It seems highly unlikely that, at the time of the meeting at The Courtyard in December, police senior management would not have known that Kistiah and his company were already the subject of a fraud and tender corruption investigation, considering the raids on his business as well as those on Crime Intelligence headquarters.

The footage reveals that Kistiah arrived at the hotel at about 9:30am, and was joined by Mbindwane at about 10:30am. Sitole arrived shortly after Mbalula’s advisor, accompanied by two personal protectors. Mbindwane then ushered Sitole into a conference room.

The CCTV footage shows that Sitole and Mbindwane met alone with Kistiah for nearly two-and-a-half hours, before Vuma joined the meeting at about 12:50pm. Ngcobo arrived at 1:10pm while Tsumane joined the group at about 1:18pm.

According to the footage, Sitole left the meeting at about 2:10pm, while the rest departed about 45 minutes later after Kistiah appears to have settled the account.

Having seen the footage, Eyewitness News contacted the SAPS, the Ipid, Mbindwane and Kistiah with the following questions:

  • Why was senior police management including the National Commissioner meeting with a police supplier?

  • Was police management aware that the supplier was being investigated for fraud and tender corruption by IPID and the IGI?

  • Why was the minister’s political advisor party to this meeting?

  • What was the purpose of the meeting?

  • Why was the meeting held at a hotel at not at police offices?

Police spokesperson Vishnu Naidoo declined to answer any specific questions related to the purpose of the meeting. He only referred to IPID’s investigation of I-View. “If ever or whenever Ipid is investigating any member or members of the SAPS, as a rule, we do not comment, but Ipid should.

“However, what we can say is that we will welcome such an investigation, we should allow Ipid to continue with such an investigation and we will support them in whatever way we possibly can,” he said.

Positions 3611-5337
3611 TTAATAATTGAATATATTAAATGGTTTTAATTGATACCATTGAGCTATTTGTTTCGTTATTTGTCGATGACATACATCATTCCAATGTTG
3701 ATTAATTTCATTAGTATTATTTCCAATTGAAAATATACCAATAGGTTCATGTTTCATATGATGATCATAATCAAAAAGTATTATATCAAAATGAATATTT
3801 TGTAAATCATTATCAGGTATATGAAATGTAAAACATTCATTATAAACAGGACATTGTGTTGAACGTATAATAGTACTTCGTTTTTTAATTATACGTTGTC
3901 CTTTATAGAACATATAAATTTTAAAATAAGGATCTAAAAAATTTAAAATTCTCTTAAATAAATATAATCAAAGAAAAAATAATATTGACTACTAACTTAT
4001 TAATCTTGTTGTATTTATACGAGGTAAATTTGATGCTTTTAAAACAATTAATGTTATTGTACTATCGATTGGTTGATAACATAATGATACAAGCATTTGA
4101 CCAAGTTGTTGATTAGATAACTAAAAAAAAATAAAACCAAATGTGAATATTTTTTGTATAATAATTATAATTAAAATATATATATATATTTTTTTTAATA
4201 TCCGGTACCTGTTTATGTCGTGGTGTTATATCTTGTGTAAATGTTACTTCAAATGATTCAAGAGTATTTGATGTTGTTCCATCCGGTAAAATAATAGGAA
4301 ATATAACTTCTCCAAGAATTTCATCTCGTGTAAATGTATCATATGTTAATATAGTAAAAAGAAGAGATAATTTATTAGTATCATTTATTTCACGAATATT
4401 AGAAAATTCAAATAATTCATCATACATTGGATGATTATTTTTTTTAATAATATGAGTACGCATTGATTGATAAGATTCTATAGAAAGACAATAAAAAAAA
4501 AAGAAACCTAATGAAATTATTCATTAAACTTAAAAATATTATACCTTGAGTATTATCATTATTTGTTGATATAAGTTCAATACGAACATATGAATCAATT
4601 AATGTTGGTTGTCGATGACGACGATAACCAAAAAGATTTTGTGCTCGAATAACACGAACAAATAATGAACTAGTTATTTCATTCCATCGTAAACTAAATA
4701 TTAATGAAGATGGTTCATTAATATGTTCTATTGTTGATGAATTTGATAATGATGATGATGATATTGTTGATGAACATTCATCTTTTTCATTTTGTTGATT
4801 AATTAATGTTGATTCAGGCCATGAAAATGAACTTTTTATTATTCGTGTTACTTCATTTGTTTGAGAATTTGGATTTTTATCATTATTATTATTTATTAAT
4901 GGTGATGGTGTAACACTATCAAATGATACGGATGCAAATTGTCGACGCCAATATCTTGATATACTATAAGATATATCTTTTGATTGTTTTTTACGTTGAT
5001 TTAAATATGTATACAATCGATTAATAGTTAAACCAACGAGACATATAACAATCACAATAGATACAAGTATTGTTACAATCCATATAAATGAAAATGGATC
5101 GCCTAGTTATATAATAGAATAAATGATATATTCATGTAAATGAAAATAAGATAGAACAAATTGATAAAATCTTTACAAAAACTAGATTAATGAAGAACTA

Kistiah declined to answer any questions, instead he referred to a response to a query sent last month in which he says “that at no stage in its history of its existence nor currently has I-View been involved in any corrupt and fraudulent activities of any nature whatsoever.”

Mbindwane did not respond to a request for comment.

Ipid’s spokesperson Moses Dlamini says their investigators are still waiting for the SAPS to declassify documents related to its inbestigation of I-View.

“There is sufficient evidence to sustain a prima facie case of fraud and corruption. As we speak the SAPS has not complied with their undertaking to Scopa to declassify documents to enable the Ipid to conclude its investigation,” he said.

Dlamini says the nature of the meeting between Kistiah and the senior police management is a concern.

“Why would a service provider who is under investigation call police generals (to a meeting) and they attend, knowing full well that the service provider is under investigation by Ipid?

“Also, why would people who are not involved in police operations or procurement be discussing procurement with service providers?” he asked.